Read takeaways from THE BERLIN MOOT 2024

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FEATURE | 20 Apr 2022

Priorities for the new Somali government

Policy recommendations for after the elections

Community Dialogue in Somalia Community Dialogue in Somalia | Berghof Foundation

Looking ahead we have drafted four recommendations for the new Somali government to take into consideration.


The outcome of Somalia’s upcoming elections will determine the path that the country will take on a number of crucial policy issues. At a public event on 15 March 2022, the Berghof Foundation brought together a distinguished group of Somali and international experts to discuss the most pressing issues facing any new Somali government. The current electoral process is the fifth since the formation of Somalia’s first transitional government in 2004. Voting has been complicated by delays, controversies, and the ongoing pandemic, as well as a serious humanitarian crisis caused by drought and a locust plague. Nonetheless, important progress has been made for instance in Puntland, where one-person-one-vote elections were successfully conducted in three districts. Turning to the aftermath of Somalia’s elections, we have summarised the main outcomes of our policy exchange and have drafted recommendations for the new government to take into consideration.

1. Achieve a comprehensive political settlement

A key priority for the new Somali government should be to achieve a comprehensive political settlement. As pointed out by Annette Weber, the European Union Special Representative to the Horn of Africa, a settlement forms the basis for agreement on issues related to the federalization process and the rule of law. It would also lay the groundwork for further efforts of constitution-making and state-building, which would allow the security apparatus to function more effectively. According to Weber, strengthening the Somali security sector to ensure a smooth takeover from the ATMIS peacekeeping mission is another pressing issue, as well as fostering economic growth in order to strengthen the new government’s legitimacy. Michael Keating, Executive Director of the European Institute for Peace, agreed, adding that channelling the Somali population’s outstanding entrepreneurial capacities and creating favourable conditions for further investment would contribute greatly to social, economic and political stability.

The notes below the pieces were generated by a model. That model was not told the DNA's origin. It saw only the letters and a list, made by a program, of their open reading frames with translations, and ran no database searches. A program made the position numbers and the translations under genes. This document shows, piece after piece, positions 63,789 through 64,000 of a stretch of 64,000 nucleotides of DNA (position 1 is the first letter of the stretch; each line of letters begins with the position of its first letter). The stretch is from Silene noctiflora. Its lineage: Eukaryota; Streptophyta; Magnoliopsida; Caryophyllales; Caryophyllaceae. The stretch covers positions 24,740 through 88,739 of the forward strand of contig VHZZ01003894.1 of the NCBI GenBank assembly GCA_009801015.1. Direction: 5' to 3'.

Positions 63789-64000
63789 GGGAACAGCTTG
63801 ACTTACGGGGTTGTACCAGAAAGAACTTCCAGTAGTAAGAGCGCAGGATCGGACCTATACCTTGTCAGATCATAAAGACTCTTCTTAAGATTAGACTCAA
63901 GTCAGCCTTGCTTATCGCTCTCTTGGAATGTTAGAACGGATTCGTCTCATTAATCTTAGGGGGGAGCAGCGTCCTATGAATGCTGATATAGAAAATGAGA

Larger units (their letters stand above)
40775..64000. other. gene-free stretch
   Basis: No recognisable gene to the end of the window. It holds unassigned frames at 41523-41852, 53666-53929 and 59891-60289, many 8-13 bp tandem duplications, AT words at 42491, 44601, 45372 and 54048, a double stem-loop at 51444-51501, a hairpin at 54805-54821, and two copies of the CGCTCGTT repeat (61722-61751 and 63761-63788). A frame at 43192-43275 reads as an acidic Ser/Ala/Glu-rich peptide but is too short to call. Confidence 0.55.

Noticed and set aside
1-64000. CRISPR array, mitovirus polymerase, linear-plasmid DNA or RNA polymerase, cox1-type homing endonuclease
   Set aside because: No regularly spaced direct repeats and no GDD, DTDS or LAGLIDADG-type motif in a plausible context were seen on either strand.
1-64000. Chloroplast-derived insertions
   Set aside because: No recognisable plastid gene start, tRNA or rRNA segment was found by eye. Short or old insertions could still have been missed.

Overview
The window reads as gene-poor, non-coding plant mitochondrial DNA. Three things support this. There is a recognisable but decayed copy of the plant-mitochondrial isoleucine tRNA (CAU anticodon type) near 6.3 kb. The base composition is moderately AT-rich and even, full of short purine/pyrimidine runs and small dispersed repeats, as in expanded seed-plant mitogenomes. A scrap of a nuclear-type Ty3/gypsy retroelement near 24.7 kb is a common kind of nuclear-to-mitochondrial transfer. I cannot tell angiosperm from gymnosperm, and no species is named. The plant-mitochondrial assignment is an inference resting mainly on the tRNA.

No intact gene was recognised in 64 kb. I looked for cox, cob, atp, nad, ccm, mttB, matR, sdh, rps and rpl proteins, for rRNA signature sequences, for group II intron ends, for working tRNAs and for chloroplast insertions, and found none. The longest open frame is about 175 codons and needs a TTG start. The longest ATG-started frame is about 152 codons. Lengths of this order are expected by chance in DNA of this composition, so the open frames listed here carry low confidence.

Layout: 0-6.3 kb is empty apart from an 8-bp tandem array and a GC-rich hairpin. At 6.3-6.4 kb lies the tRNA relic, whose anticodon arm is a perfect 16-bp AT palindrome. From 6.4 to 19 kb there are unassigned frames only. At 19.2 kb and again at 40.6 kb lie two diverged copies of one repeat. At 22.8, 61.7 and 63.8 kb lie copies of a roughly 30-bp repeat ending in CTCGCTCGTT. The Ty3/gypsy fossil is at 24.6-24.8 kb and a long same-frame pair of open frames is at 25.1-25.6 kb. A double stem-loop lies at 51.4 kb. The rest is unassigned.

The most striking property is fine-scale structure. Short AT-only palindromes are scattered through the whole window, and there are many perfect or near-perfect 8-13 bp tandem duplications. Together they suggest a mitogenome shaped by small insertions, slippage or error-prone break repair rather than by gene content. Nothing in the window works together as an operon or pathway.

Somalia’s climate of distrust and a lack of accountability can only be resolved with a robust political settlement ensuring a clear allocation of power, responsibilities and resources.Abdulkareem Jama, Executive Vice President and Provost of City University of Mogadishu, Somalia

2. Strengthen trust and participation

Hodan Hassan, Executive Director of Kulan Consulting and former Deputy Director of USAID Somalia, pointed out that a lack of trust in the state and limited avenues for political participation are obstacles for all political processes in Somalia. This was echoed by Abdulkareem Jama, Executive Vice-President and Provost of the City University of Mogadishu, who explained that Somalia’s climate of distrust and a lack of accountability can only be resolved with a robust political settlement ensuring a clear allocation of power, responsibilities and resources. Particular attention must be paid to the process of reaching this political settlement, which will only be considered legitimate if it comes about in an inclusive manner.

3. Address climate change

It is impossible to ignore the effects of climate change in the Somali context, which have reached a critical level in comparison to other regions of the world. According to Keating, a national effort is necessary to address the humanitarian crises already arising from climate change. Considering the fierce global competition over humanitarian funding, the new Somali government should strive to engage the Somali private sector and diaspora in order to foster solidarity over this important issue.

4. Focus on the needs of the Somali population

In light of all of these pressing issues, it is crucial not to forget the needs of the Somali population. Beyond responding to the humanitarian crisis, Somali citizens must be able to exercise their rights to live safely and securely, as well as to have access to the provision of fair and equitable justice. Hassan highlighted that there is a particular need for a strong government action plan to foster inclusive political leadership. It is also imperative to ensure a meaningful participation of women in political processes, and recent progress in girls’ education is an encouraging sign.

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Florian Lüdtke
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